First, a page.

Monday saw the dawning of a new week. Boston-area newspapers, however, are discussing what is really an old problem. The subject of illegal possession of firearms is once again in focus. Let’s take a story from the town of Lawrence, for example. Police say that a 20 year old gentleman, Emmanuel M. (hereinafter, the “Defendant”) will now be needing the help of a criminal defense attorney due to his arrest early Saturday for firing a gun in the middle of West Street.
When police were dispatched to a pizza shop near Cross Street and Broadway shortly after midnight, they say they noticed the Defendant pull out a black handgun and begin to run.
Well, kinda run.
After tripping several times as he dodged police cruisers – bouncing off one – the Defendant is said to have thrown his gun over a 3-foot high fence on Holly St. as he was wrestled to the ground by Officer Carleton Trombly.
Officer Christopher Bussey assisted Trombly in arresting the Defendant. Police said they believe that the Defendant had been drinking as they smelled the odor of alcohol on his breath and found a 1-liter bottle of vodka in his backpack that was half full. The police also say they recovered a .22-caliber handgun with a spent casing in the chamber
The Defendant was charged with unlawful possession of a firearm, carrying a firearm without a license, discharging a firearm within 150 feet of a highway, resisting arrest and underage possession of alcohol
Unlicensed possession of a firearm is illegal, we all know that. If convicted of possession of a firearm, one can go to jail. However, to some, this is not satisfactory.
Recently, the Supreme Judicial Court ruled that possession of a gun, in itself, is not a proper basis for holding someone pending trial without bail. Previously, prosecutors had been looking to include such possession as a grounds for a dangerousness hearing which would enable them to hold a defendant in custody without bail while waiting for their trial.
There are those who are trying to take action and challenge this ruling.
For example, Governor Duval Patrick has filed a bill to address the state Supreme Judicial Court’s 4-1 decision. Last week, the Governor indicated that his proposal will help to prevent “gun violence”, giving law enforcement the “critical tools they need, and sends a very strong message that illegal gun use will not be tolerated,”
Not surprisingly, many prosecutors agree with the Governor.
Take, for example, the case of Bristol District Attorney Sutter. He welcomed the governor’s stance. “We enthusiastically support the governor’s legislation, especially the section which would clearly include illegal firearms crimes inserted into the dangerousness statute,” he said.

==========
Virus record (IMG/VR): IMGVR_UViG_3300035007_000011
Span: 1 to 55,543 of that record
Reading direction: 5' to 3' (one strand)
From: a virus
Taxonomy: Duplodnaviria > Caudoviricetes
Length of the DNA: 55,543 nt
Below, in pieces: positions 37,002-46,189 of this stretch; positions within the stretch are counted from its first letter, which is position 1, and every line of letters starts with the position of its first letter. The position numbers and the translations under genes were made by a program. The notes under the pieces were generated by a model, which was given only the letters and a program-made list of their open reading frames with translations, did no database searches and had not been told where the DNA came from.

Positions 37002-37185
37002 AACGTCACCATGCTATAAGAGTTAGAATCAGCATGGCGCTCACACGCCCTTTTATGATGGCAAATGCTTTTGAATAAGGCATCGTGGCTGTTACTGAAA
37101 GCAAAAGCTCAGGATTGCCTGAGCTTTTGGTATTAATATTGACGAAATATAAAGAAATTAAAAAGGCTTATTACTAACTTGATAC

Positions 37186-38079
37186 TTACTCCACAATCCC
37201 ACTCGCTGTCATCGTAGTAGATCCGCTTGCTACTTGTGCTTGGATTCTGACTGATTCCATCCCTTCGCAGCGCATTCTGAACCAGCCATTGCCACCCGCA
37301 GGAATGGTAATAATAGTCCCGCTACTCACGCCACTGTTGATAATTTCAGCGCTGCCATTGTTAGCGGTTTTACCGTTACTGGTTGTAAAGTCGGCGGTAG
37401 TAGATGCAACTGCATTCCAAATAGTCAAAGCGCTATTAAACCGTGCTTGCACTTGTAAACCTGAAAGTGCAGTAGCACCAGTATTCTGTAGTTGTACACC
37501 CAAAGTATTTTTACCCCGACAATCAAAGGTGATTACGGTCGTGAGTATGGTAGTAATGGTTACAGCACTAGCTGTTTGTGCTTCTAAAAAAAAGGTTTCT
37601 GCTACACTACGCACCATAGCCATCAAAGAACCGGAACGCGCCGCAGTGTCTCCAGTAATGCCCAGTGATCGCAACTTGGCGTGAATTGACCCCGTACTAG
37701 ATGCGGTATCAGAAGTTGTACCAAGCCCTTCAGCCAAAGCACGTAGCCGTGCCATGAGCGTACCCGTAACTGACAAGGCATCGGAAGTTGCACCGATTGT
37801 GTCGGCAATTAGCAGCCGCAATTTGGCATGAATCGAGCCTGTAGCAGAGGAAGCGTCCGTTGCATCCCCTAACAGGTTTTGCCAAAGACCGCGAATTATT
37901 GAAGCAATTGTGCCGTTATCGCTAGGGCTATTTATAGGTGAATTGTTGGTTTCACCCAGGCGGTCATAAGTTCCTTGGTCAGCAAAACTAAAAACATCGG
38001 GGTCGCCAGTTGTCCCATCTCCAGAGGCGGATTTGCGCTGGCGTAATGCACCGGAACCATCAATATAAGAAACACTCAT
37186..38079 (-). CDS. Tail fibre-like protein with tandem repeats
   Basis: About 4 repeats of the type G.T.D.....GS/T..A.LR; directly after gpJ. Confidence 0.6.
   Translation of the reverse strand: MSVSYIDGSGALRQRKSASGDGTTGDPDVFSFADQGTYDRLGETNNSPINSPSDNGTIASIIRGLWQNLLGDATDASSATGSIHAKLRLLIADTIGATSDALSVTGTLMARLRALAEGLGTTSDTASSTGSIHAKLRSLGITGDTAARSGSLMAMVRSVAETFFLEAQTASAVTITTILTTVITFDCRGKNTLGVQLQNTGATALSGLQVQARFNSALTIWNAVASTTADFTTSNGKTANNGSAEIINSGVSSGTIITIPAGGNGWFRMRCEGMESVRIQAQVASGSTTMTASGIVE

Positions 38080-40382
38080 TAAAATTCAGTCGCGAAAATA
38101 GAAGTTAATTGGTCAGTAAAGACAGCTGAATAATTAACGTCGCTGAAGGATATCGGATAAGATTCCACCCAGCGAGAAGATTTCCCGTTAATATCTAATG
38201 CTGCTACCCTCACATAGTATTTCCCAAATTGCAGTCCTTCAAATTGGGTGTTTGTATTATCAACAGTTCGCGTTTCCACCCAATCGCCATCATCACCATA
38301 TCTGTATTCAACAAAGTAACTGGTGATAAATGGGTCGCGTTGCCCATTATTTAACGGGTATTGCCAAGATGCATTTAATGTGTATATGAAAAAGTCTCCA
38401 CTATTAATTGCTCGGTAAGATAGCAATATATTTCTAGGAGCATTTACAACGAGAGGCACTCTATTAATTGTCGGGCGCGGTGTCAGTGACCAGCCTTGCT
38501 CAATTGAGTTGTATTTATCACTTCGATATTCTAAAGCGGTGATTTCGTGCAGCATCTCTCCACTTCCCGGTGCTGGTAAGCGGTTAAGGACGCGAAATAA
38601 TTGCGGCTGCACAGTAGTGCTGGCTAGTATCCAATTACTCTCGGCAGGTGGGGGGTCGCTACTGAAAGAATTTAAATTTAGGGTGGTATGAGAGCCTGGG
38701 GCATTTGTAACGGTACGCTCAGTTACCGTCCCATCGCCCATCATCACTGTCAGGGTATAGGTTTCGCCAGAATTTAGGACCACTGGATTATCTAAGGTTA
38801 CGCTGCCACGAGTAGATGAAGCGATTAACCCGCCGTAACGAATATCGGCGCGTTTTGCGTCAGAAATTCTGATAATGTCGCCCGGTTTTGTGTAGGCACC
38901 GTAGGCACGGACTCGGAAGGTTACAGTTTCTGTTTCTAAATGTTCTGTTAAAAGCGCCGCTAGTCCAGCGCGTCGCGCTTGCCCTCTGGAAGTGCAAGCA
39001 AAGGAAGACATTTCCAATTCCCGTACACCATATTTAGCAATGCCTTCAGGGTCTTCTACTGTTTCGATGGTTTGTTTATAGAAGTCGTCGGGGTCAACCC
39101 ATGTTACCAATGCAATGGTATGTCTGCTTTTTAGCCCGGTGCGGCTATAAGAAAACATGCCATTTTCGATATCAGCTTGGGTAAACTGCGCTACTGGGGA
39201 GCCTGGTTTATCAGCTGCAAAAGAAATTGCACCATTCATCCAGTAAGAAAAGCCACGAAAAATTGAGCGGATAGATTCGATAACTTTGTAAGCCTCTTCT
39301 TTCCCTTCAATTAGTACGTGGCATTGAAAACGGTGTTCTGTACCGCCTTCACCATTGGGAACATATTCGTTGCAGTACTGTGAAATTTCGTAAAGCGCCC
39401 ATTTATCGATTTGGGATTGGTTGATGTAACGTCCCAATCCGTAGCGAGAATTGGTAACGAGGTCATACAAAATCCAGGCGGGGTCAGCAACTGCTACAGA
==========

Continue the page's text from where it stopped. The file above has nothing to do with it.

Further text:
Not a big surprise. It was Sutter’s policy of requesting dangerousness hearings in gun possession cases, asking that suspects be held without bail for up to 90 days while the prosecution prepares for trial.
Governor Patrick’s bill makes this procedure available to prosecutors for charges that involve illegal possession, use, or trafficking of guns.
It does not end there, though. It also makes it a felony to possess a gun while committing certain crimes that might otherwise be misdemeanors.
It also removes a requirement that prosecutors prove a gun is operable to be considered a firearm, a change that will bring state law in line with federal regulations.
Attorney Sam’s Take:
It should be noted that the SJC’s ruling did not indicate that gun possession was not to be considered at all in dangerousness hearings. Dangerousness Hearings are to determine whether a criminal defendant is a threat to the community while awaiting trial. Therefore, it is something to consider, such as the use, if any, of that firearm and any other evidence that reflects the defendant to be a danger.
It should also be noted that, even at the dangerousness hearing, a defendant is supposed to be presumed innocent of the charges pending against him or her. There has not yet been a trial, after all. Therefore, does it make sense that a person being charged with gun possession, absent evidence of using it, with no prior record or claims of violence against him should be in danger of being held without bail awaiting a trial which is necessary to determine whether he is even guilty as charged?
But then, I have not been elected to make the laws…I just defend my clients and argue about the laws.
So, arguments aside, what does this have to do with you?
It informs you that gun possession is becoming one of the those “hot topics” about which law enforcement, the media and the courts are becoming more and more concerned with. There are many in our society who, although they know it is illegal, carry around a gun because they feel it is necessary for their protection.
If you feel you need a gun…do it the legal way and get a license. If you want to carry it out of your home, you will need a license for that as well. However, it is becoming apparent that side-stepping these requirements will have a better chance of landing you behind bars for longer…and much sooner than before.
By the way, “I need the gun because in my line of business, namely, drug trafficking, many of my rivals have guns…” is not a valid defense.
The full articles of this story can be found at
http://www.eagletribune.com/punews/local_story_131025156.html , http://www.bostonherald.com/news/opinion/editorials/view/2009_05_11_Patchwork_package/srvc=home&position=also and http://www.thesunchronicle.com/articles/2009/05/08/news/4904090.txt